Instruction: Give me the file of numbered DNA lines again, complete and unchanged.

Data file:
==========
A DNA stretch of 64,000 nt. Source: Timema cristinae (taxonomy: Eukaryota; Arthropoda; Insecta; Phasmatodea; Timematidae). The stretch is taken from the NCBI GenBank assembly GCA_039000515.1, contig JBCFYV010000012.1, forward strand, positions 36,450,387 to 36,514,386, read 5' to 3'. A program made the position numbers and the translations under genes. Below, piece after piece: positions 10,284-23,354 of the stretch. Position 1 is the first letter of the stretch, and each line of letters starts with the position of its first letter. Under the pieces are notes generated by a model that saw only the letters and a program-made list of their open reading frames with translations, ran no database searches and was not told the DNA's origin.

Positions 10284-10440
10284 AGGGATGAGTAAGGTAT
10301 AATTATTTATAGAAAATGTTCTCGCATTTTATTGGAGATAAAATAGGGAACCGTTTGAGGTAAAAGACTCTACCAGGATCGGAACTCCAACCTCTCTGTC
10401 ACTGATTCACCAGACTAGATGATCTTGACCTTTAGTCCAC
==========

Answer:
A DNA stretch of 64,000 nt. Source: Timema cristinae (taxonomy: Eukaryota; Arthropoda; Insecta; Phasmatodea; Timematidae). The stretch is taken from the NCBI GenBank assembly GCA_039000515.1, contig JBCFYV010000012.1, forward strand, positions 36,450,387 to 36,514,386, read 5' to 3'. A program made the position numbers and the translations under genes. Below, piece after piece: positions 10,284-23,354 of the stretch. Position 1 is the first letter of the stretch, and each line of letters starts with the position of its first letter. Under the pieces are notes generated by a model that saw only the letters and a program-made list of their open reading frames with translations, ran no database searches and was not told the DNA's origin.

Positions 10284-10440
10284 AGGGATGAGTAAGGTAT
10301 AATTATTTATAGAAAATGTTCTCGCATTTTATTGGAGATAAAATAGGGAACCGTTTGAGGTAAAAGACTCTACCAGGATCGGAACTCCAACCTCTCTGTC
10401 ACTGATTCACCAGACTAGATGATCTTGACCTTTAGTCCAC